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Registering a company and VAT



Starting a business is an exciting venture, but it also involves a number of legal and administrative steps that must be followed. One of the key steps is registering the company, which gives it legal existence and a unique identification number. In addition to registering the company, businesses may also be required to register for value-added tax (VAT), depending on their activities and sales volumes.

How to register a company : steps and procedures

Starting a business is an exciting adventure, but it can also be complex. One of the important steps to follow is registering the company. This allows the company to have a legal existence and a unique identification number. Here are the different steps and procedures to follow to register your company.

1. Choose the legal form of the company

The first step in registering a company is to choose its legal form. There are several types of companies, each with its own advantages and disadvantages. The most common are the limited liability company (LLC), the public limited company (PLC), the sole proprietorship (SP), and the micro-enterprise. It is important to carefully consider the legal form of the company as it will have consequences on the liability of the partners, the tax regime, the formalities for creation, etc.

2. Draft the articles of association of the company

Once the legal form is chosen, it is time to draft the articles of association of the company. The articles of association are an important document that defines the rules for the operation of the company, its objectives, its management and decision-making procedures, etc. They must be drafted with precision and must comply with the laws and regulations in force.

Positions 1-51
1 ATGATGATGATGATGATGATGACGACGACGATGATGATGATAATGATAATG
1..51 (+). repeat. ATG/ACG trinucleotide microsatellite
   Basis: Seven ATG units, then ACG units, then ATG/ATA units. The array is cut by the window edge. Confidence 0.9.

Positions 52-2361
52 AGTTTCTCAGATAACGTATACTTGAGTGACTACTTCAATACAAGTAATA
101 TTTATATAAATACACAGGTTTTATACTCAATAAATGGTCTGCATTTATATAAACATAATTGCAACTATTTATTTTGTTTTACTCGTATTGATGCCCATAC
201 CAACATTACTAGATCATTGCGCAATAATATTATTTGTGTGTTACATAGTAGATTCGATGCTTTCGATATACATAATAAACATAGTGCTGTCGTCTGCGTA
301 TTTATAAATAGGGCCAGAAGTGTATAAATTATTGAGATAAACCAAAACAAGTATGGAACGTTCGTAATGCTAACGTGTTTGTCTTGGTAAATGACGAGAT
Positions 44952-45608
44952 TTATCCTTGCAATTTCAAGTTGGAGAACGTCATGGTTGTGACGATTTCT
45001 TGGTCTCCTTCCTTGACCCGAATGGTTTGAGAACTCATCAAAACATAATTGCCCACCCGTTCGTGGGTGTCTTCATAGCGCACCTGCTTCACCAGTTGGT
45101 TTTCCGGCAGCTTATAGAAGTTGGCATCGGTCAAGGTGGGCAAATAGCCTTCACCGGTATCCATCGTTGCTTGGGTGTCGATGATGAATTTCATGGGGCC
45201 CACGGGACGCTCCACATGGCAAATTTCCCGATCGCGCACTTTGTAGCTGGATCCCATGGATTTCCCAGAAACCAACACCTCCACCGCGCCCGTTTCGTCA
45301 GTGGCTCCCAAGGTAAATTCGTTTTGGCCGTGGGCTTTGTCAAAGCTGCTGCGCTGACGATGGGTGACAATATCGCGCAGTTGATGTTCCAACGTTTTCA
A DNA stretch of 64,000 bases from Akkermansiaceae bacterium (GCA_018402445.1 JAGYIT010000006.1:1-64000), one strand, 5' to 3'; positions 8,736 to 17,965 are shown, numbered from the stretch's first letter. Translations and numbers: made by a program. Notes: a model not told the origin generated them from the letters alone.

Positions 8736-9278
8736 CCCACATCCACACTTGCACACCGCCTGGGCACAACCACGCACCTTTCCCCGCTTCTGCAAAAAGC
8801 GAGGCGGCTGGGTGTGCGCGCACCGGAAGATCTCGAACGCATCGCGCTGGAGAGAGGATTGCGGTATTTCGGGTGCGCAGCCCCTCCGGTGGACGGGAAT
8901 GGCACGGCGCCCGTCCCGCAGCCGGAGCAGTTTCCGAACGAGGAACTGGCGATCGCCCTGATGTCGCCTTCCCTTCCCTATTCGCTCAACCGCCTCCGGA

3. Obtain a SIRET number

The SIRET number is a unique identification number that is assigned to each company in France. To obtain a SIRET number, you must register with INSEE (National Institute of Statistics and Economic Studies) by filling out an activity declaration form. This number will be used for all administrative formalities related to your company.

4. Deposit the share capital

The share capital is the amount of money or property that the partners bring to the company. It must be deposited in a bank account opened in the name of the company. The minimum amount of share capital varies depending on the legal form of the company. For example, for an LLC, the minimum share capital is 1 euro.

5. Publish a legal notice

The legal notice is a publication in a newspaper authorized to receive legal notices. It must announce the creation of the company, its name, its legal form, its share capital, the address of its registered office, etc. This notice must be published in a newspaper authorized in the department where the registered office of the company is located.

6. Register the company